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Posted on November 14th 2014

How To Sign In Your Users With Ajax Using Devise and Rails

Sometimes, having the user sign in through ajax is one of the best things you can do to improve the user experience on your website. I found myself in this situation, so I hacked around devise to allow the user to sign in via ajax. Here is how you can do it:

Generate Devise Views

First, in case you’re not familiar with it, devise is an incredible rails gem that handles all user authentication stuff. Once you got the basic devise functionality setup by following the README, make sure to generate the devise views inside your own app as well. The wiki page explains it all, so I won’t go into detail on this part of the process.

Configure Devise To Accept JSON

We need to configure devise to accept a JSON request, which is what our AJAX will send it. To do that, simply change the following variables in your config/initializers/devise.rb file:

# config/initializers/devise.rb

config.http_authenticatable_on_xhr = false
config.navigational_formats = ["*/*", :html, :json]

Create a Sessions Controller

The sign in action happens from the devise sessions controller. You’ll have to overwrite the controller to respond with JSON. So just create a sessions controller, and here is an example of how you would overwrite it:

# app/controllers/sessions_controller.rb

class SessionsController  resource_name, :recall => "#{controller_path}#failure")
    sign_in_and_redirect(resource_name, resource)
  end

  def sign_in_and_redirect(resource_or_scope, resource=nil)
    scope = Devise::Mapping.find_scope!(resource_or_scope)
    resource ||= resource_or_scope
    sign_in(scope, resource) unless warden.user(scope) == resource
    return render :json => {:success => true}
  end

  def failure
    return render :json => {:success => false, :errors => ["Login failed."]}
  end
end

Add Devise Mappings To Your Application Helper

Since devise is using the generic “resource” in it’s code, you need to map your user model to the devise resource. You can do that by adding the following to your applications helper or the helper file for the controller where you’d like to use the devise ajax functionality:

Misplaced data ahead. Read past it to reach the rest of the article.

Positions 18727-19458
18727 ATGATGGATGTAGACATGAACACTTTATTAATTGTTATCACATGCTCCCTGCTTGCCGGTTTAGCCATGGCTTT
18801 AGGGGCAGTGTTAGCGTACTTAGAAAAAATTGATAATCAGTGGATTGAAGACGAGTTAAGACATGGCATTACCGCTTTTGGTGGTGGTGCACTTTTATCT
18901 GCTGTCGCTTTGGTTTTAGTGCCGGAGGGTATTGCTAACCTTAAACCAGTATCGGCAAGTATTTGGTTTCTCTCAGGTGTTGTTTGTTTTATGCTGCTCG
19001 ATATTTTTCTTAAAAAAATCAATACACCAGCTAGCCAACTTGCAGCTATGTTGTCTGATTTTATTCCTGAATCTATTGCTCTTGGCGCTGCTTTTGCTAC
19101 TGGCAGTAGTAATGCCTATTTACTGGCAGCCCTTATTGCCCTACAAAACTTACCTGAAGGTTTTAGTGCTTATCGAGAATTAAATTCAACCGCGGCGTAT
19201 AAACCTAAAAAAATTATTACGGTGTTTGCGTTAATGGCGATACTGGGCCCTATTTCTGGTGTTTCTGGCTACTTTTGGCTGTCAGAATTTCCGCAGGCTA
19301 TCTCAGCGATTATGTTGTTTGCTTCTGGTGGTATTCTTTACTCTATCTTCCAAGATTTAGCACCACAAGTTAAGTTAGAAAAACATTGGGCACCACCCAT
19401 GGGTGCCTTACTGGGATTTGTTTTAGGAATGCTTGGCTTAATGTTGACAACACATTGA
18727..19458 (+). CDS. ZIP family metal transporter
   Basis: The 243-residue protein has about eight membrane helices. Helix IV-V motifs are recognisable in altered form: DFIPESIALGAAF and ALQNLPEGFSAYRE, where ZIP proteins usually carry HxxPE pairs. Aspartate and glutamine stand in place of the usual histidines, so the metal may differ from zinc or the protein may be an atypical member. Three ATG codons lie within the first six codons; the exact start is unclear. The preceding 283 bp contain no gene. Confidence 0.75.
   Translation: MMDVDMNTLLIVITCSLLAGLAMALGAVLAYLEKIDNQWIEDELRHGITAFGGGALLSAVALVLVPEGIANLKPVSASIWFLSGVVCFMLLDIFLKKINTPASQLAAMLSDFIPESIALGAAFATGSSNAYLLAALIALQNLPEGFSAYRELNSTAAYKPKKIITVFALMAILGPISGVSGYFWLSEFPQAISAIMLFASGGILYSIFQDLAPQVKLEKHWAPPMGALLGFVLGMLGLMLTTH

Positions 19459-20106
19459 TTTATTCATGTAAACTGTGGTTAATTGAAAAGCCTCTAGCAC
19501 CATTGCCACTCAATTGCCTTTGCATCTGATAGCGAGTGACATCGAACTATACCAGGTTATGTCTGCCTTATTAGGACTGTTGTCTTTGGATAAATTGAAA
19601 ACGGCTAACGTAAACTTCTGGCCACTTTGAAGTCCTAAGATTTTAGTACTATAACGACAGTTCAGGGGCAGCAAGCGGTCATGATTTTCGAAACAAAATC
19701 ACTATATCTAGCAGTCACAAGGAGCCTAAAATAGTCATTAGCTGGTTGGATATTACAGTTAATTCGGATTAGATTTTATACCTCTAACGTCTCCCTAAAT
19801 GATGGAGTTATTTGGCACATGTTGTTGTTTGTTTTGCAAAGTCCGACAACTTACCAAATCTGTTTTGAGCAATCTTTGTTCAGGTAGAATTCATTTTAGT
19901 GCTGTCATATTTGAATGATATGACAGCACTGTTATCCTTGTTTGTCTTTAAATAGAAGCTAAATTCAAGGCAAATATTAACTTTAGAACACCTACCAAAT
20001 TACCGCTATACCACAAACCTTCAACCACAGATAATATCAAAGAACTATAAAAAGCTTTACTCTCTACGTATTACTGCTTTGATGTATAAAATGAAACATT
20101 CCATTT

# app/helpers/application_helper.rb

module ApplicationHelper
  def resource_name
    :user
  end

  def resource
    @resource ||= User.new
  end

  def devise_mapping
    @devise_mapping ||= Devise.mappings[:user]
  end
end

Redirect Routes!

In case you’ve tried the above steps and nothing changed, that’s because you have to redirect devise to use your controller instead of it’s own. This is done very easily in your routes file:

# config/routes.rb

devise_for :users, :controllers => {sessions: 'sessions'}

Update Your Sign In Form

This is where those devise views in your rails app become handy. The formfor helper accepts a :remote => true options, which automatically posts the form remotely (via ajax) for you, and the :format => :json_ option converts your form information into json. Here is what your form should look like (if you’re using haml):

 # app/views/devise/sessions/new.html.haml

%h2 Sign in
= form_for(resource, :as => resource_name,
                     :url => session_path(resource_name) ,
                     :html => {:id => "sign_in_user"},
                     :format => :json,
                     :remote => true ) do |f|
  %div
    = f.email_field :email, placeholder: 'email'
  %div
    = f.password_field :password, placeholder: "password"
  - if devise_mapping.rememberable?
    %div.remember
      = f.check_box :remember_me
      = f.label :remember_me
  %div= f.submit "Sign in", class: 'btn btn-success btn-medium'

Add The JavaScripts

And, of course, you need JavaScript to catch the ajax response from your server and handle it on the client side. Here is an example (in coffeescript):

# app/assets/javascripts/application.js.coffee

$("form#sign_in_user").bind "ajax:success", (e, data, status, xhr) ->
    if data.success
      $('#sign_in').modal('hide')
      $('#sign_in_button').hide()
      $('#submit_comment').slideToggle(1000, "easeOutBack" )
    else
      alert('failure!')

And now, try signing in! Isn’t this fun?

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